Bridging the Confidence Gap – How the recent economy has changed the rules for selling
Business owners are reporting that it is harder than ever to get customers to part with their money.
The fundamental behind this is that money is simply an idea backed by confidence. The higher people’s confidence, the more optimistic they are about the future, and the more willing they are to buy things.
Right now the U.S. dollar has fallen to a 6-month low against major world currencies. Combine this with the news media doing an efficient job of feeding the public a constant supply of bad news. Confidence is low.
According to Brazil’s weekly magazine Veja, when the Brazilian supermodel Gisele Bündchen signed a deal to represent Pantene hair products, she demanded that Procter & Gamble pay her in euros.
So how do you keep increasing your business despite the fact that people are hanging onto their dollars tighter than a bulldog hangs onto his favorite chew toy? The secret is in understanding what is needed to make a sale and to adjust your strategy to the current mindset.
Let’s go back to the definition of “money as an idea backed by confidence.” Before any money changes hands, a certain amount of confidence is needed. Without the correct level of confidence, a transaction never occurs.
Buyers need to be confident in the value of the product or service you are offering. They need to be confident that your product or service will perform as promised. And, they need to be confident that you and your organization will deliver.
So, with your prospect’s confidence already low, you must do more things than usual to raise their confidence high enough for them to become a buyer.
That means that what worked last year may not be enough to convince customers today.
Let me give you an example of someone who has successfully adapted to this change in buyers’ attitudes.
Dolly Cahill Johnson is one of my favorite fine artists. You’ll see examples of her work that I have collected over the years in both my office and my home. (Check out her exceptional work at www.skysongstudios.com)
She regularly exhibits and sells her artwork at art festivals throughout California and has the opportunity to be in direct contact with art buyers.
There is an old maxim about art and the economy: “Art sales are the first thing to go and the last thing to come back when the economy is tough.”
Evidentially, the economy hasn’t met Dolly. She is doing better this year than last year. She began stepping up her promotional efforts months ago. She also noticed a shift in the attitude of potential buyers and took action.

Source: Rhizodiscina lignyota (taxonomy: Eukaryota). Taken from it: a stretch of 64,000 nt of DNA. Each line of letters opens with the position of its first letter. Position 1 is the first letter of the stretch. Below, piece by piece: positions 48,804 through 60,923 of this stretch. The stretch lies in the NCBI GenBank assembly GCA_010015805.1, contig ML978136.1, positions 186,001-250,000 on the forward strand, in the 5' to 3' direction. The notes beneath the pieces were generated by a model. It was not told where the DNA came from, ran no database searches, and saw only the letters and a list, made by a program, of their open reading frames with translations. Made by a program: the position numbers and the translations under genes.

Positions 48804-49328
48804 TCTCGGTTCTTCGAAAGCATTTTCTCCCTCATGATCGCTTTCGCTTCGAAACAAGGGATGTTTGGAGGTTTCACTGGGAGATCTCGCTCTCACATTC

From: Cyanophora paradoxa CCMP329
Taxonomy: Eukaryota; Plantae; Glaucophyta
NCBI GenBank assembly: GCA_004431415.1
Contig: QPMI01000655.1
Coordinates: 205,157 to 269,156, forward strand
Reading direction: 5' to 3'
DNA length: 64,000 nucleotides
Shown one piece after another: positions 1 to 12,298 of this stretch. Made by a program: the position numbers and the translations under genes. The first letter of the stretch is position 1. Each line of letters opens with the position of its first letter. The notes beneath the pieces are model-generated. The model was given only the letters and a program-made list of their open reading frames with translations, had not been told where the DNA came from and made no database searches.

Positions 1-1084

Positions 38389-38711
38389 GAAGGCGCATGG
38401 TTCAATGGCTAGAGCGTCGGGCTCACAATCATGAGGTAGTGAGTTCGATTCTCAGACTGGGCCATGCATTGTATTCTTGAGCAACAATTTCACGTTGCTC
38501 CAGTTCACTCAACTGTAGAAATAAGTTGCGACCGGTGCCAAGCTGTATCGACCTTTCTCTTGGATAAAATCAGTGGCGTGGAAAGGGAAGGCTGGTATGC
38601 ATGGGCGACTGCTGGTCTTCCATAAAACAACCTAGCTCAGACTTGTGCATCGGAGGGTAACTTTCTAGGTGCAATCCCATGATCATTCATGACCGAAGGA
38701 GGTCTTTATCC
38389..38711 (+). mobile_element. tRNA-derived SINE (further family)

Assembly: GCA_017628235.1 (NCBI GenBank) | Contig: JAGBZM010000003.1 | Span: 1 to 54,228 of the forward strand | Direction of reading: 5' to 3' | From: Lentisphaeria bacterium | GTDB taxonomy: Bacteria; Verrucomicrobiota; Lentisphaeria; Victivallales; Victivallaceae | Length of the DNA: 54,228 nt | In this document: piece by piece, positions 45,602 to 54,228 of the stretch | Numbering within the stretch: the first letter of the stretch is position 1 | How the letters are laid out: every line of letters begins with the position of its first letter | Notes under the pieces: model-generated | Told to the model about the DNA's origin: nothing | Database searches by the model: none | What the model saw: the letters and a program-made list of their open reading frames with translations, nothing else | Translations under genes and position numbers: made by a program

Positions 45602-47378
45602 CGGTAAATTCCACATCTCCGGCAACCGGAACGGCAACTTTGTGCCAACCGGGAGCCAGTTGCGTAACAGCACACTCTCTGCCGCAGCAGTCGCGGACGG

Previously, when a potential buyer saw an art piece that they liked, but the colors were slightly off for the room they had in mind, they were fairly easily convinced to commission a new similar piece with the desired colors.
All that has changed. Lately, buyers’ willingness to commission work has dropped as buyers’ confidence in the economy has correspondingly dropped.
What is interesting to note is that Dolly targets affluent buyers. Her prospects have the money to purchase art. When they see a piece they like, they often buy it. The average purchase is usually between $5,000 – $10,000.
What has changed is their confidence in the future. If buyer can see the art they want, they buy it. If they can’t see it right now, they don’t.
Dolly addresses this confidence gap a couple of ways. For one, she has dramatically increased the amount of inventory she brings to shows. This increases the probability that customers will see the “right” piece for them.
She has also added confidence-building techniques to the selling cycle:
- What if you take the art piece home and it just doesn’t fit the room? No problem, bring it back for a full refund.
- Not sure how the art should be displayed? She and her assistant will happily come to help install the piece for maximum effect.
- Can’t decide between a couple of different pieces? No worries. She will schedule a time to meet you at your home to select the right art. (Don’t be surprised if you buy both – and love her for helping you do so.)
By adding enough confidence-building components to the transaction, she overcomes the buyer’s confidence deficiency and makes more sales.
So how can you adapt your business to this economic environment and lowered buyer confidence?
Here are just a couple of strategies:
- Be sure your promotional materials include a multitude of facts that validate the effectiveness of your product or service.
- Add customer success stories and endorsements to show how others have benefited from buying.
- Reverse the perceived risk involved with a purchase by providing satisfaction guarantees.
- Put together an offer that is so irresistible that people overcome their inertia and become a buyer.
There is an art to putting together an irresistible offer. Ideally, it should not only boost sales, it should create a profitable business relationship, and maintain the value of your product or service.
Do this well and you can see some dramatic increases in your overall sales. Do it now, because every day you wait you simply leave money on the table.
Want some expert help in modifying your marketing to work in this low confidence era? The first step is to have a no-risk, no-obligation discussion to discover a plan of action that will get results. Call (800) 595-1288. I look forward to talking with you.
To your business success,
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Richard Wilson is the Founder/Chief Marketing Strategist for Sentium Strategic Communications which helps companies craft the right message for extraordinary results. Over the past 31 years, his clients have ranged from start-ups to major technology companies.
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